I posted this photo of some colorful recycling and rubbish on Facebook, and my aunt called it "interesting." Is that what's known as "damning with faint praise," do you think? "Interesting" always seems to imply a kind of skepticism.
I remember hearing a story years and years ago about Queen Elizabeth II trying a hot dog and pronouncing it "interesting," but I have no idea whether it's really true. I just did an internet search and can't turn up any references to the episode, so maybe it never happened. (There is, however, a rather thorough piece about the likelihood that Prince William has ever eaten a hot dog.)
Anyway, I've buried the lead here, because I know you all want to hear about Olga and her surgery. As you can see, she came through fine, although she was seriously stoned when we picked her up last night. The first thing she did when she got home is go out in the back garden and lie in the grass.
As dark fell we finally coaxed her inside and since then, she's been sleeping heavily. She barely moved all night, from what I can tell, and she's snoring now.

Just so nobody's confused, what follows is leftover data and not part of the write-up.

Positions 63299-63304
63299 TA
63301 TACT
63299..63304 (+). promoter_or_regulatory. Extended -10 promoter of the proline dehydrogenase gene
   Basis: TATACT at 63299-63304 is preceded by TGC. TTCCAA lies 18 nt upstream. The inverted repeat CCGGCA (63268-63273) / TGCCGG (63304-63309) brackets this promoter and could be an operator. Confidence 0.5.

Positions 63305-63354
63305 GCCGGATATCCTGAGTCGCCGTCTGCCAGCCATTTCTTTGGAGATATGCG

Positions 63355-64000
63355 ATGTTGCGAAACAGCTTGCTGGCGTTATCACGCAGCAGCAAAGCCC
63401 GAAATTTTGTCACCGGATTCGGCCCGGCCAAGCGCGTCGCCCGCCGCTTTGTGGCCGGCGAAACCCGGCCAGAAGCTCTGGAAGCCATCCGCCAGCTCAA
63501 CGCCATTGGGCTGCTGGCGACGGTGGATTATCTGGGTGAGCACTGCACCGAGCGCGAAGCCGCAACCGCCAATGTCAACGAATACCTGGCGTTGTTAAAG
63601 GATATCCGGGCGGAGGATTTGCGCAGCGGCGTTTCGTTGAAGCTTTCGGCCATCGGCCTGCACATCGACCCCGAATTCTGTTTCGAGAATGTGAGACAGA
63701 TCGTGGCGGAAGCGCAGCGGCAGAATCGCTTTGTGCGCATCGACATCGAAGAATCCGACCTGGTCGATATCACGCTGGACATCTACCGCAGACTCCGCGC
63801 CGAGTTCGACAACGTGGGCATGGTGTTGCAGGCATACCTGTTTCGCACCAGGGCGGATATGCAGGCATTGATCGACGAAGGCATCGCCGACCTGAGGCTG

The good news is, the vet said the x-rays showed no serious issues with her back legs. She has some spots that could be mildly arthritic, and causing her a bit of pain, and she gave us some pain medicine for whenever they flare up. No surgery is needed, though.
The bad news -- or the potential bad news -- involves the skin lumps. The doc removed them and sent them away for pathology, but apparently there's a chance that they're mast cell tumors, which can range from benign to very serious and even fatal. We caught them early, but I'll still be on edge about that until we get the pathology report next week. Apparently mast cell tumors are more common in so-called bull breeds like Olga, and they often appear on a dog's hindquarters around the age of 8 or 9 -- which is the right time and the right place. We can only hope, if that's what these were, that they aren't a particularly aggressive type.
We've cancelled Olga's dog walks for the rest of the week, and next week too, so I'll be coming home for lunch to let her outside and check on her. So far she hasn't shown any inclination to nibble on her bandages, but if she does we're supposed to put an old t-shirt on the lower half of her body. She's going to hate that.